TownHall: ADL and ‘Zuckerbucks’
August 2, 2021

By Rabbi Moshe B. Parnes, TownHall

Jonathan Greenblatt, CEO and National Director of the Anti-Defamation League, recently excoriated several Republican legislators for drawing attention to the undue influence of Facebook CEO Mark Zuckerberg in American politics. These legislators, appropriately upset, referred to his hundreds of millions of dollars in donations as “Zuckerbucks.”

Let’s be clear: “Zuckerbucks” is nothing more than a pointed diss. But Greenblatt claimed that it was not just criticism of an individual (who happens to be a Jew, and a rather secular one at that), but rather a bigoted broadside against the Jewish people. “The term ‘Zuckerbucks’ is a revival of the anti-Semitic age-old stereotype that wealthy Jews maintain control over governments,” he said. “Those who use the term ‘Zuckerbucks’ are dangerously enabling (this) antisemitic trope.”

Enjoy what you're reading? Subscribe for more!

Correct me if I’m wrong, but Greenblatt is the one who’s being antisemitic here. Reflexively jumping to proclaim that any connection made between money and a person who happens to be Jewish reveals, more than anything, one’s own prejudices and preconceptions.

Break out the schnapps! Bring out the gefilte fish and kishke! We must wish a hearty “mazal tov” to Zuckerberg. Apparently, he is the complete and living embodiment of Judaism itself. Greenblatt, by transitive property, portrays Zuckerberg as the very culmination of countless heartfelt parental prayers throughout the millennia for the continuation of the Jewish heritage. So herald, an attack on the tech titan is an attack on the entire People of the Book!

Before Greenblatt goes any further in honoring Zuckerberg (and names his next child something like “WhatsApp Greenblatt”), it’s worth reminding him of several things involving the anointed Moses of Silicon Valley.

In an interview with Recode, Zuckerberg shockingly noted that Holocaust deniers aren’t “intentionally getting it wrong.” If that’s not appalling enough, he stated that he didn’t believe that they should be removed from Facebook because “it’s important to give people a voice.” Zuckerberg is seeming less and less to be the child that Jewish mothers and fathers would want their children to emulate. Actually, he doesn’t seem like the type of kid that would make any tolerant parent proud.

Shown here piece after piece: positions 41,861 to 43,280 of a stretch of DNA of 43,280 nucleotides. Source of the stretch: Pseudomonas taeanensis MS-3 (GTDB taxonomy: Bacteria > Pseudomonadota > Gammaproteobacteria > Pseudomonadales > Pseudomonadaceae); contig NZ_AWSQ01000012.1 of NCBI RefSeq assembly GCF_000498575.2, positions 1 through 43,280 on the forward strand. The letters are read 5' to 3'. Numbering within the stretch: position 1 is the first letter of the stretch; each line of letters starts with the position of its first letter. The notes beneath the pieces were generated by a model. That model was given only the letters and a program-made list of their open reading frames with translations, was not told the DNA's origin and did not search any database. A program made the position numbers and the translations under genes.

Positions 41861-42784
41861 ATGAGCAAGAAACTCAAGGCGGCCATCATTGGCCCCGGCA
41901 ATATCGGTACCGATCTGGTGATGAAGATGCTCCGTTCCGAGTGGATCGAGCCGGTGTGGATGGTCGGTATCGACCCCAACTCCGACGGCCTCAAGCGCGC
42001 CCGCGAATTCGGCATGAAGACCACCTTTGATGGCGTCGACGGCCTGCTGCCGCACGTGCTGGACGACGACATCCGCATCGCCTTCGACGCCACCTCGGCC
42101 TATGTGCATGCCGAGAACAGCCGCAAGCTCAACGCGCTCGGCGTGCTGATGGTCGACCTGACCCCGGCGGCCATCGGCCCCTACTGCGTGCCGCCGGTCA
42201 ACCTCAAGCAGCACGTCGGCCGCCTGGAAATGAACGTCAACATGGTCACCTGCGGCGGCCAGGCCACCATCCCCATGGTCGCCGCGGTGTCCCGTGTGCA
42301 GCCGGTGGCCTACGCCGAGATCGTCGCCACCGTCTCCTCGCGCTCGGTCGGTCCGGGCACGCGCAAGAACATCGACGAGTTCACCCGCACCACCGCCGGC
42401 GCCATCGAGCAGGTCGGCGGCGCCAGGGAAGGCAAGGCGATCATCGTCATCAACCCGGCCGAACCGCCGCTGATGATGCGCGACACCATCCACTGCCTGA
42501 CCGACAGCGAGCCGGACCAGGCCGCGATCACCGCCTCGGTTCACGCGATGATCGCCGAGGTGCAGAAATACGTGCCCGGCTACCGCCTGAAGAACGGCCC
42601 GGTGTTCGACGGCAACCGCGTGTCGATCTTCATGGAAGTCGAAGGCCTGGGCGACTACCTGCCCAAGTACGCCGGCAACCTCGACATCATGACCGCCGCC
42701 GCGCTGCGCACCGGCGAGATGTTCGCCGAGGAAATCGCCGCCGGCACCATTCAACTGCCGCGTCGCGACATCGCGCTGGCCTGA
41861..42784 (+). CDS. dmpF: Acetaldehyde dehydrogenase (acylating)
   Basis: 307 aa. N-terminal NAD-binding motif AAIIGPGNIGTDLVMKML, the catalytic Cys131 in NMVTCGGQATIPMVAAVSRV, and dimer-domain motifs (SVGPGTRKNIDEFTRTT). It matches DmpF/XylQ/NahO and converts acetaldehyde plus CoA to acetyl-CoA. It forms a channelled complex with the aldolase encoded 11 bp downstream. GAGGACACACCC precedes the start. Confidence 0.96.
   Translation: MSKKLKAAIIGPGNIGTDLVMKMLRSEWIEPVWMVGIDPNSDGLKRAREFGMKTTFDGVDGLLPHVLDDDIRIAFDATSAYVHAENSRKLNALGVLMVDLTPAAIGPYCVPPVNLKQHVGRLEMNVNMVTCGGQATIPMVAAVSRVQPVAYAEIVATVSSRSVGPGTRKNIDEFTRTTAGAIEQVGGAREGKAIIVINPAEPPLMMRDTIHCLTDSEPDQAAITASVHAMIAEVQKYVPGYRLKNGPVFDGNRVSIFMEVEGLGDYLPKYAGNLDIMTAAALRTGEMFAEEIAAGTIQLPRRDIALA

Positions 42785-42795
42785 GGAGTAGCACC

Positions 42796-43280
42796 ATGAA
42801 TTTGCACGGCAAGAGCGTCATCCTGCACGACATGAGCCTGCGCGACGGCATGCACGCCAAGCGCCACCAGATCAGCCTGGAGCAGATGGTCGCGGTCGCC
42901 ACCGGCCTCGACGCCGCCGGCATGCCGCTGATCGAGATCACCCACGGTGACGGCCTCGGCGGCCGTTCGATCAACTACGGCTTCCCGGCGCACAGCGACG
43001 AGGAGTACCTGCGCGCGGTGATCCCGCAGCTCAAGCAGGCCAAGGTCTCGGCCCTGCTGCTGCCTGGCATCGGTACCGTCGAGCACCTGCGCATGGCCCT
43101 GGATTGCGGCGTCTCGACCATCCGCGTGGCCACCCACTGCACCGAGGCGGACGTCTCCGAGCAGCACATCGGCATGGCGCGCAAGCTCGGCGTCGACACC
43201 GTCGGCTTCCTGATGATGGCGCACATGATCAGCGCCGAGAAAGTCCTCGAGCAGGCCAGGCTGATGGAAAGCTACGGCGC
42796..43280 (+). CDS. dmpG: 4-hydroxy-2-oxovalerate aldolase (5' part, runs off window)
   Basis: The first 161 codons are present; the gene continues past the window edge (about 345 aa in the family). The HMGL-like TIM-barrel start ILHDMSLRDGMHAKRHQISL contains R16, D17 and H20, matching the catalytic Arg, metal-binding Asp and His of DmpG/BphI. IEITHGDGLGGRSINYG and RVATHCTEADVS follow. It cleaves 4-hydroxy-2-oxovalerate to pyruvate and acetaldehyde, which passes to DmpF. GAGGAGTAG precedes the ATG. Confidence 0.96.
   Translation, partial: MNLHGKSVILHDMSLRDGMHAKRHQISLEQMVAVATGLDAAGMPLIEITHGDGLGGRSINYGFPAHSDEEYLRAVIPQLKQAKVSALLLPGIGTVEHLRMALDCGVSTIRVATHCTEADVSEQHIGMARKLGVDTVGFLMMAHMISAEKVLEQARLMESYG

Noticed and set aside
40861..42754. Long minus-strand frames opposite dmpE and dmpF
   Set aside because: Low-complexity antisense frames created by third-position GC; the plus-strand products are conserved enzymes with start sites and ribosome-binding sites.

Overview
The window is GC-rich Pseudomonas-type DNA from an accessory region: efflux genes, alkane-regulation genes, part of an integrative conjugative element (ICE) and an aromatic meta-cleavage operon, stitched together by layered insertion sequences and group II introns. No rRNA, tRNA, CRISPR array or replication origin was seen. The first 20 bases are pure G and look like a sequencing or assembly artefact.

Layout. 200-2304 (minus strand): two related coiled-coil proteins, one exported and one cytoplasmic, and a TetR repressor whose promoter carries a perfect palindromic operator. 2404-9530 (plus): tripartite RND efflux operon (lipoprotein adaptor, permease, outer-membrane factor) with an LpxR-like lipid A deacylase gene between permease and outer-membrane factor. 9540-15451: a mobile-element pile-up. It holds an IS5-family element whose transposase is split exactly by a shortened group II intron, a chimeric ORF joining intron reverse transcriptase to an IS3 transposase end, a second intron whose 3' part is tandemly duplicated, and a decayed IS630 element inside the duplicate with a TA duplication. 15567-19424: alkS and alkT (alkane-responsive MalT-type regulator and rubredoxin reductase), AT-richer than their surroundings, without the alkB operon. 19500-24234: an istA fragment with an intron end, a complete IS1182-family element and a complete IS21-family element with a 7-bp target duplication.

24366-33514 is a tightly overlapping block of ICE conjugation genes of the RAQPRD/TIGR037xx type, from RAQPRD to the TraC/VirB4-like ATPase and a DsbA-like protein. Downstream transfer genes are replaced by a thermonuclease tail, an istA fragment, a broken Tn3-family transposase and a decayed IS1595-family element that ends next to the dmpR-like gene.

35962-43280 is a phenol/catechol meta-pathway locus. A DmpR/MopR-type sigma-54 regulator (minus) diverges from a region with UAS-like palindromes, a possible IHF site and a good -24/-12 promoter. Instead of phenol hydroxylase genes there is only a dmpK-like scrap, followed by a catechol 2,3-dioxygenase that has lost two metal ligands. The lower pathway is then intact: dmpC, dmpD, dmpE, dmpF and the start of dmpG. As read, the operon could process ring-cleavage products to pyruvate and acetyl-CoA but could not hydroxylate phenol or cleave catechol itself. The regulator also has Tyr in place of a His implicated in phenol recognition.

Greenblatt should also recall that Facebook long provided a soapbox to Iranian Supreme Leader Ali Khamenei, who has called for, on another social media platform, the “elimination of the Zionist regime through firm and armed resistance.” He has also insisted that Israel is “a cancerous tumor that will undoubtedly be uprooted and destroyed.” Clearly, Khamenei wants the democratic state of Israel to be supplanted with an autocratic theocracy. Zuckerberg offered him a stage.

Further, during the 2016 presidential campaign, Facebook didn’t prevent advertisers from targeting users based on phrases such as “Jew hater,” “How to burn Jews,” and “History of ‘why Jews ruin the world.’” Zuckerberg, the Jewish icon, must have momentarily forgotten that he was Jewish, and that the haters were going after him, too.

Zuckerberg, who was raised in a Reform home, has described himself as an “atheist.” An atheist rejects the essential pillar of Judaism: G-d exists. Zuckerberg did recently say he sees value in religion. He also gave a kiddush cup to his son. Though seeing value in something isn’t exactly the most ardent endorsement. And Greenblatt ostensibly thinks that Zuckerberg’s mere identification with a Jewish object—in this case, a kiddush cup—makes him a proud Jew. (That’s a rather, dare I say, materialistic judgement for Greenblatt to make.)

I almost forgot—Zuckerberg posted a picture of his family pet, “Beast” the Hungarian sheepdog, wearing a tallis (prayer shawl) and a kippah (traditional head covering), two of Judaism’s most sacred objects. It’s possible he believes the litmus test of fealty to the Jewish people is whether your animals are also identified as Jewish. In that instance, he agrees with the bigots that the ADL is supposed to be tracking down that Jews are best symbolized as dogs.

Mr. Greenblatt, you can continue playing games by stretching words, symbols, and actions to absurd conclusions or you can finally get serious about fighting antisemitism by putting aside your personal politics. Zuckerberg is not the Jewish people, and the Jewish people are not Zuckerberg. His public positions are his alone, and he represents no one but himself. Save your fire for real antisemites, not those you conjure up for self-interested partisan reasons. If you’re not willing to make that simple and reasonable effort, it’s time for you to step down at the ADL.

Rabbi Moshe B. Parnes is Southern Regional Vice President of Coalition for Jewish Values, the largest rabbinic public-policy organization in America, and Dean of the Hollywood Community Kollel in Hollywood, Florida.

Pin It on Pinterest

Share This

Spread the Word